A Dedicated Headphone Amplifier.

If you would rather go small and low power here is a solid state headphone driver you could build an amplifier around.

Photo of finished amplifier.

If you like to listen to tube amplifiers you can buy one on eBay and listen to it through speakers to your hearts content. If you like listening to headphones you can plug them into a solid state amplifier and listen to your hearts content. If you would like to listen to tube amplifiers through headphones you are out of luck because the old tube amplifiers don't have headphone jacks.


It seems I was wrong. I received an email informing me that tube amplifiers with headphone jacks were made by Scott, Fisher, and others. They didn't find it necessary to fully load the output when the speakers were switched off. Some designs connected a 25 ohm resistor to the 16 ohm tap and others used values as high as 100 ohms. This was apparently sufficient to damp the inductive kick and prevent oscillation. If you are fortunate enough to own one of these amplifiers you really don't need to build this project. Of coarse you may want to just for the fun of it.

Potential Problems with Headphone Jacks on Tube Amplifiers?

That speakers on/off switch could be a problem. Every solid state amp has one but I have never seen one, although I now know they do exist, on a tube amp. An S S amp acts more like a regulated power supply than a tube amp. The amp output supplies what ever amount of current is demanded by the combination of load resistance and output voltage. The voltage remains uneffected by load resistance. There is no such thing as impedance matching. That's why there are not separate terminals for 4, 8, and 16 ohm speakers on a solid state amplifier. If the load is an open circuit there is no current but the voltage remains the same; it does not rise to component damaging values.

A tube amp on the other hand is matched to the speaker impedance. If you have 4 ohm speakers you have to connect them to the 4 ohm tap on the output transformer not the 8 or 16 ohm tap. Moreover tube amps do not like operating into an open circuit. The design engineers were smart enough to keep them from going into oscillation but there is a distinct possibility of damaging the output transformer. If you turned on your tube amp and left the speaker switch off you might turn the volume up all the way in an attempt to hear something. The output tubes would be driven between saturation and cutoff and this would cause the inductance inherent in the output transformer winding to generate high voltage spikes, possibly as much as 2000 volts, which could cause the transformer windings to arc over and ruin the transformer. When a load is on the secondary this effect is damped and these dangerous voltages are not generated. This load does not have to be equal to the normal speaker impedance but can be somewhat larger depending on the design. And so I no longer believe that you will never see a tube amp with a headphone jack.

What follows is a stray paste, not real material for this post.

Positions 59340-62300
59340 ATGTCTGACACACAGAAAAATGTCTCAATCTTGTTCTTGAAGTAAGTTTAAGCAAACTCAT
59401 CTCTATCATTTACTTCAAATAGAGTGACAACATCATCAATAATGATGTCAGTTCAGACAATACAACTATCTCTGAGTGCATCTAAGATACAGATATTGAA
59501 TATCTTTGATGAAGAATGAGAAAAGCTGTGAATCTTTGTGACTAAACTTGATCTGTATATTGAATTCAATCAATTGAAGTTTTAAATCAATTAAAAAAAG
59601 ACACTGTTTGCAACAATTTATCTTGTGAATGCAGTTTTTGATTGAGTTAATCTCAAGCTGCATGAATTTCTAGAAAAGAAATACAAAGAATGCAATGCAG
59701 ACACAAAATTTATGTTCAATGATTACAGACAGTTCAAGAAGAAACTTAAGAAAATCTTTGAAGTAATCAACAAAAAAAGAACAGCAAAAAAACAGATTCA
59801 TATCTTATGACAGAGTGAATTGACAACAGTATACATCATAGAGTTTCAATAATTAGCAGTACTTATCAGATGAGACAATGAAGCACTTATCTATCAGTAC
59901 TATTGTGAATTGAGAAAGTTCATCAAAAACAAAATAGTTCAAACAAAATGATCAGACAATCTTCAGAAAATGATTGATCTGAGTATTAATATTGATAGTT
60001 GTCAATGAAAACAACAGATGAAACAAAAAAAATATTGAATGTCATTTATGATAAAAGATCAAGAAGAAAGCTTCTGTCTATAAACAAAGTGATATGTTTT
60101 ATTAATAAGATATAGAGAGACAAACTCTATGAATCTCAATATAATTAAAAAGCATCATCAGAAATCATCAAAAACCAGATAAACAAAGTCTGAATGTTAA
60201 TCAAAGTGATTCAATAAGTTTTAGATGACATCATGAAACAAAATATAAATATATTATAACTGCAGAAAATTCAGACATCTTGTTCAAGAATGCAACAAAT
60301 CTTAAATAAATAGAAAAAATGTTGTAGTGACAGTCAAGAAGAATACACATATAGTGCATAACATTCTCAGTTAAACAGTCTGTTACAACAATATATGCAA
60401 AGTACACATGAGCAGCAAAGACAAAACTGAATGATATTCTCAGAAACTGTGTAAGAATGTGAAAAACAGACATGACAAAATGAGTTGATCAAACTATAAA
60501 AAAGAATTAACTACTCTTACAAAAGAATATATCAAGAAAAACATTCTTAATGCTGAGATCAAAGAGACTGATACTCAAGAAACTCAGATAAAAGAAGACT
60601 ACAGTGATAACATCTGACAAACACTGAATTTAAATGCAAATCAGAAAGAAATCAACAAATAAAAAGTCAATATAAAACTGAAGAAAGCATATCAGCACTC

Never say never.

Another way it could be done. The speakers off switch could totally shut down the power output stage and the headphones could be driven by a circuit similar to the output stage in this project. I don't think this was ever done in a commercially available amplifier.


Modern headphones have an impedance of 100 ohms. They only require about 50 millivolts to drive them to a normal listening level. (As opposed to the hearing destroying level some people listen at in their cars.) That's 2.2 milliwatts; believe it or not. Even if somebody wanted to listen 20 dB higher than that it's still only 22 milliwatts. It doesn't take much power to drive headphones.

The 100 ohm impedance and the small amount of power means that an output transformer is not necessary. (The headphone amp for the original 4 ohm Koss phones did need one.) Some engineers might come up with other ways but my approach was to use a cathode follower. The tube I selected was a 6CG7. When you look up this tube in the Sylvania tube manual it refers you to the data for a 6SN7. So it is a 9 pin mini version of that venerable tube.

I set up the circuit on the breadboard and gave it a listening and distortion test. It sounded really good and measured less than 0.1% distortion. All without any negative feedback applied except that inherent in the cathode follower itself.


Noise below normal listening level.

Magnetic Phono Input,

58 dB

Auxiliary Input,

more than 80 dB.

Frequency response plus or minus 1 dB,

8 to 26000 cycles.

Distortion at 10 dB above normal listening level,


If I were to put the whole article on one page it would take a long time to download over a dialup connection. I have broken it up into smaller parts. This way you can read what ever you want to and skip the rest.

Schematic diagram and circuit description.
Parts list and where to buy them.
Construction details.

A heart in love with the beauty
of glowing tubes never grows old.


This page last updated July 31, 2004.